Kenfig Through the Ages
There have probably been human settlements in the Kenfig area for thousands of years. Stone age flint implements have been found at various places in the dunes.
It is likely that the Romans had some sort of settlement at Kenfig. It has been suggested that the banks and ditches of the bailey of the castle are reminiscent of layout of a Roman fort and that Kenfig might be the sight of the 'lost' fort between Cardiff and Neath. For a summary of the evidence for this choose Kenfig Topics option on the menu bar.
The Vikings also seem to be have been in the area - witness such local names as Sker and Tusker . A dark age brooch was found near the castle in the last century and the Norsemen may well have sailed their flat-bottomed boats up river and had a settlement near the present site of the castle.
However, Kenfig history really starts with the coming of the Normans and the building of the castle during the C12th. It is more than likely that the building of the town and the castle was started by Robert of Gloucester, Earl of Glamorgan the illegitimate son of Henry I, about 1140 and it was built as the administrative centre of the lordship of Margan or Margam.
The town lay on the border between the Anglo-Norman lordship of Glamorgan and the Welsh lordship of Afan to the north & west. The earliest extant charter is dated 1397 but at least one earlier one is known to have existed. The town had the usual feudal officials, such as the constable of the castle, who was responsible for collecting rents and taxes and reported to the Sheriff of Glamorgan.
There was also a Portreeve, who was responsible for the organisation of the commerce of the town. There is some documentary evidence to suggest that there was a port on the river Kenfig, improbable as this may seem today, looking at the acres of sand dune lying between the castle and the sea.
The town prospered and a guildhall, a hospital and a church, dedicated to St James were built. However, raids on the town by the Welsh were frequent. The town was burned several times but each time it was repaired and rebuilt. The town would eventually return to normal, and would prosper once again.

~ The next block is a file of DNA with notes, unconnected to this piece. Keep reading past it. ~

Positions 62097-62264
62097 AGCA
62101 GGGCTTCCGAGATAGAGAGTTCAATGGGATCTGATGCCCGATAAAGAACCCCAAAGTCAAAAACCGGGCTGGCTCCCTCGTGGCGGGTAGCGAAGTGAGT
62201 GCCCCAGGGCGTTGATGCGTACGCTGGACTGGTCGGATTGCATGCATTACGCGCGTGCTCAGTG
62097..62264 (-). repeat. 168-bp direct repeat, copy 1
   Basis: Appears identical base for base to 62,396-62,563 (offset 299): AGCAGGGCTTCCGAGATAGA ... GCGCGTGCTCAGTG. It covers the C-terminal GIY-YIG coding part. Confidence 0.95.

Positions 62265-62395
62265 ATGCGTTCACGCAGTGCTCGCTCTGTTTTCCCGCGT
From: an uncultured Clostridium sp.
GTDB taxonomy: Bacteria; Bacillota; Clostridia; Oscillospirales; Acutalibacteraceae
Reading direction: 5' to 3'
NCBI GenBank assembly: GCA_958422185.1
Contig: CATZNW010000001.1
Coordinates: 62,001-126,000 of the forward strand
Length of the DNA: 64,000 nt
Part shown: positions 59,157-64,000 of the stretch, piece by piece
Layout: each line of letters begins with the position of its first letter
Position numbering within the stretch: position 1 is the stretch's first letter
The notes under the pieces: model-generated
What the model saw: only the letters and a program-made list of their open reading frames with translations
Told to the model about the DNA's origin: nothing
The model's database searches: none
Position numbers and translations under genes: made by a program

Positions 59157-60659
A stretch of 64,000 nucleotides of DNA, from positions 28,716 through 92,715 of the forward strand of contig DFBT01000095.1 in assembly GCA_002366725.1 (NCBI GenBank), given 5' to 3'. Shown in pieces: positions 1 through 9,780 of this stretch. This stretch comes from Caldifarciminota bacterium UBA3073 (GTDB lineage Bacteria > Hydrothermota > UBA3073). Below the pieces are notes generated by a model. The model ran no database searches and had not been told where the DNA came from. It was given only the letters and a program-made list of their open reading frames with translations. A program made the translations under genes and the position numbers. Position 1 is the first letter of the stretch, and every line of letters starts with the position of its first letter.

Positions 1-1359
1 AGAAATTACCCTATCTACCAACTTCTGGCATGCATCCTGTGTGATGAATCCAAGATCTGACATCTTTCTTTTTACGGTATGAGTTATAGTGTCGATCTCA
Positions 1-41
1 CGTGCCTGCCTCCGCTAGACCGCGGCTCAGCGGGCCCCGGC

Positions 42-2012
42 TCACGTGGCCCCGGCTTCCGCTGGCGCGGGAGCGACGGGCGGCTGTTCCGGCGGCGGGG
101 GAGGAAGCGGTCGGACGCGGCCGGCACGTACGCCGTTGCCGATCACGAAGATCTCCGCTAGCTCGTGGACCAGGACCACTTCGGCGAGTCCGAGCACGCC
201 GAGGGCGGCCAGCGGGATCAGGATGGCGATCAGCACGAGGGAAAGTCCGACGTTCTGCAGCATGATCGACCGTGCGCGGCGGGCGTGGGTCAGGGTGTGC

However, what the Welsh failed to do, the elements finally managed. Starting probably at the beginning of the C14th, sand started to cover the town and its fields, and there also appeared to have been some flooding. This together with the Black Death, which appeared towards the middle of the century, marked the beginning of the end for the town. Although there were still 144 burgages in 1349 and probably a population of over 700, this had fallen to 106 burgages by 1397.
The sand probably came and then partially receded, on a number of occasions but its advance was, in the end, unstoppable, but there were people still living in the town in 1450. By 1485, a new church had been built at Pyle and the Kenfig burgesses were now required to worship there. It seems likely that the Pyle church was built at least in part from the stones of the old church of St James in Kenfig. Looking at the walls of Pyle church, you can observe that the size of stone increases as you move up the walls. This is the opposite of what normally occurs and is believed to be attributable to the builders dismantling the Kenfig church course by course and using the stones straight away to build the one at Pyle.
Throughout the C16th there are constant references to problems being caused by sand and on his visit in 1538, John Leland writes, "There is a little village on the east side of Kenfig and a castle, both in ruin, and almost choked and devoured by the sands that the Severn Sea there casts up". By the middle of the C17th it was completely abandoned.
The inhabitants moved to live in Maudlam and what we now called Ton Kenfig, which is the area to south of the Prince of Wales. This inn, which was built in the early C17th, initially as a new Town Hall to replace the one buried by the sands. There is evidence to suggest that the settlement in this area took place on what had been open fields belonging to the town. Even today, it is possible to trace narrow individual strips of land which the regulation furlong long. These represent land which must have been enclosed about this time.
Many of the institutions of the old town continued to exist long after the town itself was abandoned. Such offices as Constable, Portreeve, Hayward and Ale Taster continued well into the C19th and burgesses continued, in theory at least, to enjoy some of their ancient rights. These did not finally disappear until the local government reforms of 1974, when most of the functions were transferred to the new community authority of Pyle and Kenfig and The Kenfig Corporation Trust was set-up to oversee what remained of former lands belonging to the town - mainly the area now covered by the nature reserve and the golf course.